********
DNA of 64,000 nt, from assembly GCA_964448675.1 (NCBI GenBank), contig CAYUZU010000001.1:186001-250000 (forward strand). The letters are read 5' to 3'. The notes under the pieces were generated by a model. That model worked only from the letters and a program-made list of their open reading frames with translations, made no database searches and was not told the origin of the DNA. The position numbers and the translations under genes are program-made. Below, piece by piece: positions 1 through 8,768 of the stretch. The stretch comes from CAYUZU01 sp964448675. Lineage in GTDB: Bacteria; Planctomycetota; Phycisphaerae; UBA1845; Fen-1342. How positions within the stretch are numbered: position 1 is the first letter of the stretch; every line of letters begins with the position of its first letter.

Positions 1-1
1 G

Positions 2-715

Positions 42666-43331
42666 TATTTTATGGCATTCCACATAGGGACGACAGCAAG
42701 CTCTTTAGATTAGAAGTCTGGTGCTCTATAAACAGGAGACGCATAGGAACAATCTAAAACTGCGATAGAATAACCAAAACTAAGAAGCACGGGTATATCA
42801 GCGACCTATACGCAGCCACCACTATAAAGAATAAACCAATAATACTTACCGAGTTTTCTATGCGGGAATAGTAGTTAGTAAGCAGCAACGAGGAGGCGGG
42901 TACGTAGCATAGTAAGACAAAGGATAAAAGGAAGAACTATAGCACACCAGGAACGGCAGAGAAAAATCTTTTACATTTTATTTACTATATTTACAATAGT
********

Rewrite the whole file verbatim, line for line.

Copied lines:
DNA of 64,000 nt, from assembly GCA_964448675.1 (NCBI GenBank), contig CAYUZU010000001.1:186001-250000 (forward strand). The letters are read 5' to 3'. The notes under the pieces were generated by a model. That model worked only from the letters and a program-made list of their open reading frames with translations, made no database searches and was not told the origin of the DNA. The position numbers and the translations under genes are program-made. Below, piece by piece: positions 1 through 8,768 of the stretch. The stretch comes from CAYUZU01 sp964448675. Lineage in GTDB: Bacteria; Planctomycetota; Phycisphaerae; UBA1845; Fen-1342. How positions within the stretch are numbered: position 1 is the first letter of the stretch; every line of letters begins with the position of its first letter.

Positions 1-1
1 G

Positions 2-715

Positions 42666-43331
42666 TATTTTATGGCATTCCACATAGGGACGACAGCAAG
42701 CTCTTTAGATTAGAAGTCTGGTGCTCTATAAACAGGAGACGCATAGGAACAATCTAAAACTGCGATAGAATAACCAAAACTAAGAAGCACGGGTATATCA
42801 GCGACCTATACGCAGCCACCACTATAAAGAATAAACCAATAATACTTACCGAGTTTTCTATGCGGGAATAGTAGTTAGTAAGCAGCAACGAGGAGGCGGG
42901 TACGTAGCATAGTAAGACAAAGGATAAAAGGAAGAACTATAGCACACCAGGAACGGCAGAGAAAAATCTTTTACATTTTATTTACTATATTTACAATAGT